24  Ratna Chhetri works in finance, specializing in taxation and accounting.  He trained at US Together.  Ratna arrived in Columbus in May from Syangja, Nepal.

25  Fatema Vanat is a social worker specializing in youth services.  She trained at Central Community House.  She arrived in Columbus in May from Alvsjo, Sweden.

26 Short Term Placements Participants are in the U.S. for 1-3 months. While here, they participate in intensive immersion programs in the workplace and in American culture.

27  Meena Singh of Chhattisgarh, India.  Participated in our India Youth Advocacy Program. India Youth Advocacy Program. Meena Singh with CIP Executive Director Mark Poeppelman.

28 Almudena (Almu) Pérez Sanchez of Málaga, Spain. Participated in Social Work Program. Trained at the National Youth Advocacy Program. Interview with Almu

29 Férmin Koop of Buenos Aires, Argentina. Trained in Journalism/Public Relations Programs. Visited the following sites: The Columbus Dispatch, WBNS TV & The Ohio State University’s Journalism School. Interview with Férmin

30 CIP 2013 Short Term Participants Anne, Angela, and Oliver arrived in Columbus the first weekend of November. From the cities of Berlin and Hennigsdorf. Participated in a two month internship program focused on youth social services. Anne Lehman and Angela Mattner trained with The National Youth Advocate Program. Oliver Lock trained at the Huckleberry House. Right to left: Anne, Oliver, Angela, and intern Niny

31  Provides a staffing solution for business to bring employees from abroad to the United States for training.  Helps with diversity initiatives.

32  Can be used in lieu of H-1 B or other visas.  Timeliness: The process is seamless and can be completed in 4-6 weeks.  CIP will coordinate the process for you.  Costs are much less than other alternatives

33  Identify training site.  Develop training plan with CIP (1-2 weeks).  Preparation of application Documents by CIP USA (1-2 weeks).  Scheduling of appointment with US Embassy/Consulate (2-4 weeks).  Entire process timeline (4-6 weeks).

34  Partnering with your firm, allows us to provide a better experience for people interested in obtaining training here in the US.  Partnering with CIP presents your firm with expanded opportunities in current and future business.  Partnering with CIP helps us execute our mission of “Promoting International Understanding through cultural exchange.”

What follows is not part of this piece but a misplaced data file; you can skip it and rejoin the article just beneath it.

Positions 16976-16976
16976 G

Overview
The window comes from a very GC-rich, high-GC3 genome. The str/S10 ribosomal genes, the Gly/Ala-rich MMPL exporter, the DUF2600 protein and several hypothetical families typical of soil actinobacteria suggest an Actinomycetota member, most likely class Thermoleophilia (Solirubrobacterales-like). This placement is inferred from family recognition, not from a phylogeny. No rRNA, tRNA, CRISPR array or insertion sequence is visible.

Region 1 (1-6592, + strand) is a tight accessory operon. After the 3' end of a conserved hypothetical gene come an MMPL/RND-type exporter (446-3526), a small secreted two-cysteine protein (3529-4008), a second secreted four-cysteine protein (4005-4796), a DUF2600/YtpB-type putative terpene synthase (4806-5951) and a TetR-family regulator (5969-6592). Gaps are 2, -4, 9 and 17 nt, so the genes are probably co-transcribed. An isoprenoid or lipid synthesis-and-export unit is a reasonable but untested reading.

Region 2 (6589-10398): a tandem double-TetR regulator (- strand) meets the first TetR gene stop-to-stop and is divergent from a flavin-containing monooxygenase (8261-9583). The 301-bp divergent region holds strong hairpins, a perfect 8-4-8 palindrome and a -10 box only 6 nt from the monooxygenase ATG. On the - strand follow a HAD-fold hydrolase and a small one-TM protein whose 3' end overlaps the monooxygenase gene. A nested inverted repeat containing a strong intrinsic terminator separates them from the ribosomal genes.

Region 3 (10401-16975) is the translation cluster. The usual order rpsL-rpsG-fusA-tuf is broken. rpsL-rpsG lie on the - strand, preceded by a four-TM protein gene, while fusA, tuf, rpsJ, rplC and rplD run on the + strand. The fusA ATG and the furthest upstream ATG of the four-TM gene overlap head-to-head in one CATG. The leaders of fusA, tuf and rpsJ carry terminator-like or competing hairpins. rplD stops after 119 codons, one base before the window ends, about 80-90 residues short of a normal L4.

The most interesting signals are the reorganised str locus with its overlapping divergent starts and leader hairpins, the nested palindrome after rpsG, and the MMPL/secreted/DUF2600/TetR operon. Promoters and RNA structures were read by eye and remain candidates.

35 Global Partners: Richard Harris - London, England Richard Harris arrived in Columbus in May, he will stayed here for 18 months. Richard works in Software Development and System Administration.

36 Global Partners 2014  Kenji Kasahara - Japan In Ohio for 7 months. Training at Pacific Manufacturing in Fairfield Ohio. Kenji works in sales, specializing in auto manufacturing.  Henri Markus – Finland Was in Ohio for 18 months. Trained at Konecranes, in Springfield Ohio. Henri specialized in Information Technology.

37

38 Today’s trend is towards shorter, more intense programs such as USAID, Open World, & Community Connections

39 State Department Grants The Columbus International Program is approved to serve as host for international delegations by the US State Department. These groups are funded by the US Agency for International Development’s Community Connections Program. Three-week programs provide intense training and host families that build a cultural link.

40 Why does the State Department Fund these Programs? Promotes reform in emerging democracies. Spreads goodwill for the United States. Citizen Diplomats develop long term cultural and business relationships.

41 Guests are exposed to American culture by visiting various exhibits and sites around the country and Ohio. The Belarusian Delegation at Niagara Falls on May 16, Our Chinese Delegation and Lisa Purdy of CIPUSA at Ohio Stadium on August 19, 2012.

42 The Republic of Belarus. Participated in Business Education Program. Traveled to universities: the University of Akron, The Ohio State University, Franklin University, and Kent State University. The Belarus delegation is pictured at Sequent’s business headquarters.

43 CIP welcomed a delegation from the Republic of Kyrgyzstan. Participated in a program on Library Science. Participated in program for nine days. Stayed with various host families. Mark and Claire Fohl, Executive Director Mark Poeppelman, Marissa Kaloga, The Marzalik Family, Alexander Etlin, Aygerim Kurmanaliyeva, Irina Pak, Madina Sydykova, Aynura Zakirova, and Cholpon Bakirova.

44 Received a delegation from the Volgograd, Russia. Participated in a program on Accountable Governance Met with various politicians and government officials during their trip to Columbus. (Left to Right), Former Ohio State House Representative Marian Harris, Andrey Bilenko, Natalya Zhukova, Ohio State House Minority Whip Tracy Maxwell Heard,, Sergey Loginov, Arina Novikova and CIP Executive Director Mark Poeppelman.